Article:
If even a fringe "sport" like ballroom dancing can have its day in cinema sunlight, then why not a mini-renaissance of spelling bee movies?
In the last two years the excellent documentary Spellbound, and the intriguing Bee Season have explored the realm of high-stakes polysyllabic combat, and now comes Akeelah and the Bee, a decidedly more mainstream take on the subject. A nonviolent, gender-neutral competitive event like a spelling bee provides a perfect platform on which to hang sports movie clichés, but without all the messy blood, sweat and male bonding. It's also the perfect venue for sugary, feel-good hokum, but served in a sneaky educational wrapper to make you feel like you're getting some nutrition with your syrup.
Akeelah (Keke Palmer) is a bright 11-year-old in danger of fading into the chaos around her at a Los Angeles middle school. She inherited a love of letters from her late father and can spell words like "prestidigitation" in a snap, but she's conceals the talent from her peers, for fear of looking dorky. And Akeelah's tough, widowed mom (Angela Bassett) is too worried about the mortgage and keeping her youngest son away from the thug life to notice her daughter's gift. But leave it to a white middle-aged principal (Curtis Armstrong) to recognize her talent and the good press it could bring the crumbling school.
He hires a top-notch coach for her: the dour Dr. Joshua Larabee (Laurence Fishburne), who has a closet full of yuppie sweaters and apparently another closet full of hidden tragedy. The two go through the requisite mentor-pupil tension until his Mr. Myagi-like training leads her to the national finals, and her spunky determination opens up his curmudgeonly heart. Her newfound celebrity status earns Akeelah a multi-cultural assortment of friends and rivals: Her nemesis is Dylan (Sean Michael), a dorky little word machine with a father so strict he's like the Genghis Khan of stage dads.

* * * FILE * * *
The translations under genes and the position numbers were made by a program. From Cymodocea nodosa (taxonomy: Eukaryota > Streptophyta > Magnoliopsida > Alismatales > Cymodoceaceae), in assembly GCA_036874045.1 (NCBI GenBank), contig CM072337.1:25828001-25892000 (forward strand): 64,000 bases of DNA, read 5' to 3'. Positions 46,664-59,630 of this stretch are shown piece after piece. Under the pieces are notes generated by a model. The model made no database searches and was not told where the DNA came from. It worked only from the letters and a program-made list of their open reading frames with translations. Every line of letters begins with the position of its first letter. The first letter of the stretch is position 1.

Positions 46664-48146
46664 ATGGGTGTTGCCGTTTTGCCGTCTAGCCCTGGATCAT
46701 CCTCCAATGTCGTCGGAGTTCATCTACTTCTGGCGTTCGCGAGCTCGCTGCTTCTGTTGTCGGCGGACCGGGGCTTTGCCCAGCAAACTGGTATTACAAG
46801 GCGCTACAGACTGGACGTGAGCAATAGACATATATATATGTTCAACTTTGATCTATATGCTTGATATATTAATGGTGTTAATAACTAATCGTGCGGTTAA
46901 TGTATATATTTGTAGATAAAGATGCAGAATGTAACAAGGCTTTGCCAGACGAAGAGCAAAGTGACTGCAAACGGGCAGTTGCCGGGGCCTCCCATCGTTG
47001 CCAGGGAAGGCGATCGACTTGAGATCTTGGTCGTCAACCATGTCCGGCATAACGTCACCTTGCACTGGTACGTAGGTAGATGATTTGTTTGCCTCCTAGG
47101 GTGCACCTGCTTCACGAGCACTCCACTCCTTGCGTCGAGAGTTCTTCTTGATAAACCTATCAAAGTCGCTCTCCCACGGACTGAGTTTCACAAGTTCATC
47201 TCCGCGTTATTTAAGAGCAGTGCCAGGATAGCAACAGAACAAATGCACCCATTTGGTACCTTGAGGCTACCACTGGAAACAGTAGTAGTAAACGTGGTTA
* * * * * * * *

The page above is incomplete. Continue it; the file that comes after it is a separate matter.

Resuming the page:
The movie is awash in political correctness, and the second half is loaded with montages that hammer home the Hillary Clinton It Takes a Village mentality and excessive sap. As Akeelah's community rallies around her, even the top local drug dealer (Eddie Steeples of My Name Is Earl fame) slows down his blinged-out SUV long enough to give our plucky heroine some encouragement. You go, Akeelah!
Fishburne and Bassett do their best to lend gravity, but suffer from sparsely drawn characters. Yet it's difficult to come down too hard on a picture this well-intentioned and positive, especially one anchored by such a terrific young actress as Palmer, who's sharp, natural and extremely likable.
The corporate java empire Starbucks is lending its marketing muscle to the film, and it's appropriate: The subject matter is as syrupy sweet and warm as a Venti double mocha latte, but it's also pretty irresistible.
Corey Hall writes about film for Metro Times. Send comments to firstname.lastname@example.org.